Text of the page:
Monday, March 29, 2010

Shocking! This "Me" Generation

My friend has a daughter in her early 20’s that was living with a boyfriend and needed to move out. She works at a minimum wage job and does work hard. But according to her mother, she spends most of her paycheck after work shopping in the local mall. She wanted a place of her own—I totally understand—I would too. My question to her was, “Can you afford it?” Her reply, “Yes.” So off she went looking for an apartment. Of course, she soon realized, they’re expensive. I suggested staying within her budget and to make life financially easier for her, she should get a roommate. Her final decision was that a roommate would be an inconvenience in her life; she’ll go it alone.

Well again, apartments are expensive. She looks, and she looks, and she looks more. Finally, after deciding she couldn’t possibly live in any of the cheaper apartments she had seen, she upped her budget. Okay, she found a place. My question to her was, “Are you sure you can afford this place?” Her response, “Sure.”

So just last week my friend’s daughter moved into her new apartment. During the week, she went shopping for furniture. Not used furniture of course, new furniture. Here’s where my story begins.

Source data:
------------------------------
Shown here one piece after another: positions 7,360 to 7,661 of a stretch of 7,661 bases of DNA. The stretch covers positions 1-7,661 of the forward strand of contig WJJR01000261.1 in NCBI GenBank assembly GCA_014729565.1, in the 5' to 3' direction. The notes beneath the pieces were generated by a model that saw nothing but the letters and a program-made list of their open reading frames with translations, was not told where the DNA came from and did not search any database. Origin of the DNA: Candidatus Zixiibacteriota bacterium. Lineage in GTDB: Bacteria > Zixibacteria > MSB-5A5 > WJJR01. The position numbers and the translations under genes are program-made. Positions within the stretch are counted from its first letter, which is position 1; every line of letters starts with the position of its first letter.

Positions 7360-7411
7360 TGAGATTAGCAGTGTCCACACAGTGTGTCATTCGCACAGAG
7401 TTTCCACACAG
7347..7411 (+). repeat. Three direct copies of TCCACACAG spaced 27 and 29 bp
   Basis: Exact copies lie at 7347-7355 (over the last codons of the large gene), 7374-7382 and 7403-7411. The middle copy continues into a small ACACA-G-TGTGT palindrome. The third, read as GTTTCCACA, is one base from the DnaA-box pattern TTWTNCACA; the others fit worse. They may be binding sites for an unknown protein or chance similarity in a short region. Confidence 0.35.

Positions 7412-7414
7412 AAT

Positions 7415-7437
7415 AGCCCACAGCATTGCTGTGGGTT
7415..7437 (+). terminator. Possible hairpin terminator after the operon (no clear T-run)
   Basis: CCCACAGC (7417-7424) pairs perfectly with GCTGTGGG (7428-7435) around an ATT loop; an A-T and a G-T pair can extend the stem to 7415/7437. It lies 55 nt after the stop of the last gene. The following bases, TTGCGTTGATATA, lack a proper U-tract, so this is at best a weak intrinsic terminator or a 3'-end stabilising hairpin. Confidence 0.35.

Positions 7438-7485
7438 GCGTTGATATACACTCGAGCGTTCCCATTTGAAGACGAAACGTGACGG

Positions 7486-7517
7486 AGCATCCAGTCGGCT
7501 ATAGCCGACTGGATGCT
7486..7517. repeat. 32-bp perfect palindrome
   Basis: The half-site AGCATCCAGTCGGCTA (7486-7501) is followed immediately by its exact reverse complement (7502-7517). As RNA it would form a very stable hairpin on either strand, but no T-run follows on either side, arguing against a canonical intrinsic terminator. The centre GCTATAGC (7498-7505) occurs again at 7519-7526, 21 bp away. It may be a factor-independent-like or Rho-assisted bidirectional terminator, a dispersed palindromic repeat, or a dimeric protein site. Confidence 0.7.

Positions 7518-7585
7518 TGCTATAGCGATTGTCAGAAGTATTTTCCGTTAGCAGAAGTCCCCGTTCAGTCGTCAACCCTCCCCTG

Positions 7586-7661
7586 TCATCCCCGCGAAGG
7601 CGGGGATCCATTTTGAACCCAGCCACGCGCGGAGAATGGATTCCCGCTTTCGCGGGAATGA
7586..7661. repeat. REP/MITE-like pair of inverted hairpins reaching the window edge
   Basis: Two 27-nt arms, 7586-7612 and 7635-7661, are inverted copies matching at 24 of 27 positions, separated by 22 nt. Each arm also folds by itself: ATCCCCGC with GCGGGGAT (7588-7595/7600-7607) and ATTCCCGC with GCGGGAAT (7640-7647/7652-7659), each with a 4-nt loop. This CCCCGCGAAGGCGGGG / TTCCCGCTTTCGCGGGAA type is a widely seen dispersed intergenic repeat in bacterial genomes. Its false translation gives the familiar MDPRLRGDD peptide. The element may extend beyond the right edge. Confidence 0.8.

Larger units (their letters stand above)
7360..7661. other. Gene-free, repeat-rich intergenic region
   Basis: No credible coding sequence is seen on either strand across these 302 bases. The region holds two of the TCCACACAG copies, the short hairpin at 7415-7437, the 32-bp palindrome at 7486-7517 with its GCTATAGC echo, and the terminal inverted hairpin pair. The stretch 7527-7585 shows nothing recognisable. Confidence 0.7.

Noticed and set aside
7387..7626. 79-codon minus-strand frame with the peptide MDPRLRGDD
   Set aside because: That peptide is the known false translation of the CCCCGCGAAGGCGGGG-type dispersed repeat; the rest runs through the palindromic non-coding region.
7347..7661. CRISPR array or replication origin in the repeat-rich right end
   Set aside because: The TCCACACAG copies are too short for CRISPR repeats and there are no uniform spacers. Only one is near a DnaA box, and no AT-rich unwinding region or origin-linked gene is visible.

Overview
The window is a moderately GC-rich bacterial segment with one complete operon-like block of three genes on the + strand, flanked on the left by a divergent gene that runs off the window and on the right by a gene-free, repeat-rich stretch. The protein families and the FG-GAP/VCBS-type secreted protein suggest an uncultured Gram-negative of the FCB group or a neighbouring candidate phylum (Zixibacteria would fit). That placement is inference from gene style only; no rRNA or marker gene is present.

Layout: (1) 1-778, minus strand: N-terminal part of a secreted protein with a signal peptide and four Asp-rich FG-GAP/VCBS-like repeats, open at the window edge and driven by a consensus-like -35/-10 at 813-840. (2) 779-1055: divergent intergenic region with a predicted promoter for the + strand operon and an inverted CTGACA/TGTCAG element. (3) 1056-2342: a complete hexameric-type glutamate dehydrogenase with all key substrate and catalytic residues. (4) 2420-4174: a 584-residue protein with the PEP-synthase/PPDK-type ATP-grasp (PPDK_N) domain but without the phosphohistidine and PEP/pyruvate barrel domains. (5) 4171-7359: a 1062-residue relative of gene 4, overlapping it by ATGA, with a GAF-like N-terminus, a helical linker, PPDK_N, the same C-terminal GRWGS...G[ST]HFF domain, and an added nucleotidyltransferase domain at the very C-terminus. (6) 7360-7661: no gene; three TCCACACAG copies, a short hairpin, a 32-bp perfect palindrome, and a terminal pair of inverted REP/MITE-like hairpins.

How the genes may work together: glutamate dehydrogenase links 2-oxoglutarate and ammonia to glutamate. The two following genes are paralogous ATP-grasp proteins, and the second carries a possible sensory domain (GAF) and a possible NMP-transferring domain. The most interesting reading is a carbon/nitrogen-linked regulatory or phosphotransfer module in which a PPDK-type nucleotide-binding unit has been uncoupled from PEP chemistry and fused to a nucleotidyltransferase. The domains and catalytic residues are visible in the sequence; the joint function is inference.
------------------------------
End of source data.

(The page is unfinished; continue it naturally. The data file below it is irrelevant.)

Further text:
I saw this gal today at her place of work. I said, “How are you?” She said, “Fine.” I asked her how she liked the new apartment. She replied that it was great. Then she said to me…. “After work today, I think I am going down to get food stamps.” Talk about shock! I asked her why. Her reply? “I can’t afford food.”

In a difficult attempt to hold what I really wanted to say to her, I said, “I’m sorry (okay, a little sarcastically), but didn’t you just move into a new apartment by yourself and buy all new furnishings for it?” She of course looked at me dumbfounded and replied with a “yes.” I then proceeded, “Honey, I have never minded paying taxes knowing the money I pay out will go to a person who probably has 3 roommates, maybe has children, works a minimum wage job, and truly has no money for food. But I do have a problem paying taxes to provide you with food, which in all reality, you could afford had you not moved into an expensive apartment, bought new furniture, and stayed out of the mall.”

Now here’s the real shocker (or maybe not). Upon my statement, she relies, “I actually never thought about it that way.” Now, I’m really shocked! Remember, this is the next generation who will run our country, or are they already doing it!
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1 comment:

  1. I'm 24, so I'm close enough to this age group to know people like this. As an international student (in Canada from the US) I had five roommates in my house, worked 20 hours a week on top of five classes with four labs, and I ate a lot of rice with canned vegetables. I salvaged and repaired all my own furniture and slept on an air mattress. And I never asked the government for help.
    I'm doing much better this year and only have one roommate in an apartment and plenty of food. Hearing about someone who is living beyond their means and then asking for help is annoying, to say the least. I hope she has to sell her furniture.